Turn-to-turn insulation problems can be definitively found with the surge test. The surge test applies a fast rise-time, high-voltage impulse to a winding, which produces a voltage difference between adjacent loops of wire. If the insulation between the two loops of wire is damaged or has been somehow weakened through operation, and if the voltage difference between the wires is high enough, an arc will form between the wires. 

This arc shows up as a pattern change in the  surge waveform. The surge test is performed with an impulse generator with a display that continuously shows the surge waveform.

The surge waveform is the voltage present across the test leads of the instrument during the test. The indication of a turn-to-turn fault is a rapid shift to the left or a decrease in amplitude of the waveform. The observed waveform is directly related to the coil’s inductance. In effect, the coil becomes one of two elements in a tank circuit. This circuit is a LC-type, made up of the coil’s inductance (L) and the surge tester’s internal capacitance (C).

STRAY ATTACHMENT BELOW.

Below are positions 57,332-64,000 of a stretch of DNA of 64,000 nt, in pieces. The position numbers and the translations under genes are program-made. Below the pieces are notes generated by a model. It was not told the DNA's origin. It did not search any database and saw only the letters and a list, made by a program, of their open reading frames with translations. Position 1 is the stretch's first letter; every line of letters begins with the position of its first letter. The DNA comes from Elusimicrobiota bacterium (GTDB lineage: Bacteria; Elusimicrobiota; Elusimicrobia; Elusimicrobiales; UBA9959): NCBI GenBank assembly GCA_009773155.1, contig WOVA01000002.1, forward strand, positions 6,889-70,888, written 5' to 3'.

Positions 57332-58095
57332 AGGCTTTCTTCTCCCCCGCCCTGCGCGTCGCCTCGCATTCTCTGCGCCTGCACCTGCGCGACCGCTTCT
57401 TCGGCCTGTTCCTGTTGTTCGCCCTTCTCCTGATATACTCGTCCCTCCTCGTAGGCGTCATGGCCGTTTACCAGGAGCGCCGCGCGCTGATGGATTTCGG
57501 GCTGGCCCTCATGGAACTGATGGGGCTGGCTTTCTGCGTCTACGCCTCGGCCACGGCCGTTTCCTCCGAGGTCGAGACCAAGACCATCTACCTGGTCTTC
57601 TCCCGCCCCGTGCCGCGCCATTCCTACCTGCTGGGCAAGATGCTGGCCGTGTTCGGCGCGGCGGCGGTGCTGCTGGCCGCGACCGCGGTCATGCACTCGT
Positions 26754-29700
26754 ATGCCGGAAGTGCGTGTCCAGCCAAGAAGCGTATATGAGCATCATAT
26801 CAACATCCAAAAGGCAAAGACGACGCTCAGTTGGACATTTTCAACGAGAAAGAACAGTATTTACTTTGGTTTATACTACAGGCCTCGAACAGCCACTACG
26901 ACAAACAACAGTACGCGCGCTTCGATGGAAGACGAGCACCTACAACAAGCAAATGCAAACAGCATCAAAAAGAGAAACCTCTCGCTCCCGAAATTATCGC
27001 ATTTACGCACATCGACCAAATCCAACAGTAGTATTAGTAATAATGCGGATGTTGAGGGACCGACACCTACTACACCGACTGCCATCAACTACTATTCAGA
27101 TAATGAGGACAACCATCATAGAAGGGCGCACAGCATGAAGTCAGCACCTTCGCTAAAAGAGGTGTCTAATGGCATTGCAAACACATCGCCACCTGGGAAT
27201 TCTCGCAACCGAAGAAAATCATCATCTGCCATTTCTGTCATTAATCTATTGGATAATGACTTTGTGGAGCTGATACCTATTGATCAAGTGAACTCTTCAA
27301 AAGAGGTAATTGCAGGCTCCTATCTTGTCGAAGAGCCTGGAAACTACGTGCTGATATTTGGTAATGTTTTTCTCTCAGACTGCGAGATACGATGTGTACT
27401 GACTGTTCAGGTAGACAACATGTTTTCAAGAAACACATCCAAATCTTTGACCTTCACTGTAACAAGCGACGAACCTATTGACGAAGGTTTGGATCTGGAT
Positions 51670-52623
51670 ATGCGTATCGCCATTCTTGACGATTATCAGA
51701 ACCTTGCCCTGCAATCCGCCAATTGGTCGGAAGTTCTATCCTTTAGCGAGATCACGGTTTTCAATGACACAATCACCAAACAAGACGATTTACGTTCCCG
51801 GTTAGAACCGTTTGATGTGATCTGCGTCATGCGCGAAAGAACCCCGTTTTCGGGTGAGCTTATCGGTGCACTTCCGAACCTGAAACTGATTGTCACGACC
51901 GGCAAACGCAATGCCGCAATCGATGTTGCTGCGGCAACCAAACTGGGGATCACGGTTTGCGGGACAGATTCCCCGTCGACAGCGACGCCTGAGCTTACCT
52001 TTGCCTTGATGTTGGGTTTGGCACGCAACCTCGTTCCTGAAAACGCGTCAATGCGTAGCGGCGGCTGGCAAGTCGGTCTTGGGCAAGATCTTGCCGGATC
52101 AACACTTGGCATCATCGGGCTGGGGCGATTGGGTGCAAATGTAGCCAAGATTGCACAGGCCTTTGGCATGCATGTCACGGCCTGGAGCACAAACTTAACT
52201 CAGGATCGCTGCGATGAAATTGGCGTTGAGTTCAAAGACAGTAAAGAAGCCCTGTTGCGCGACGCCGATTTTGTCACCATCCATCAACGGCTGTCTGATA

The inductance (L) of a coil is determined by its geometry (number of turns of wire) and the type of iron core it rests in. The frequency of the wave pattern is determined by:

This formula implies that when the inductance decreases, the frequency increases.

A surge test detects a fault between turns by observing a jump in the resonant frequency of this LC tank circuit. If the voltage produced by the surge is greater than the weakened dielectric strength of the turn insulation, one or more turns may be shorted out by arcing. This effectively decreases the number of turns in the coil. Fewer working turns reduces the inductance of the coil and increases the frequency of the surge test ringing pattern. The voltage or amplitude of a surge wave pattern is determined by:

Where:  
L = coil inductance  
di = Delta i (instantaneous change in current)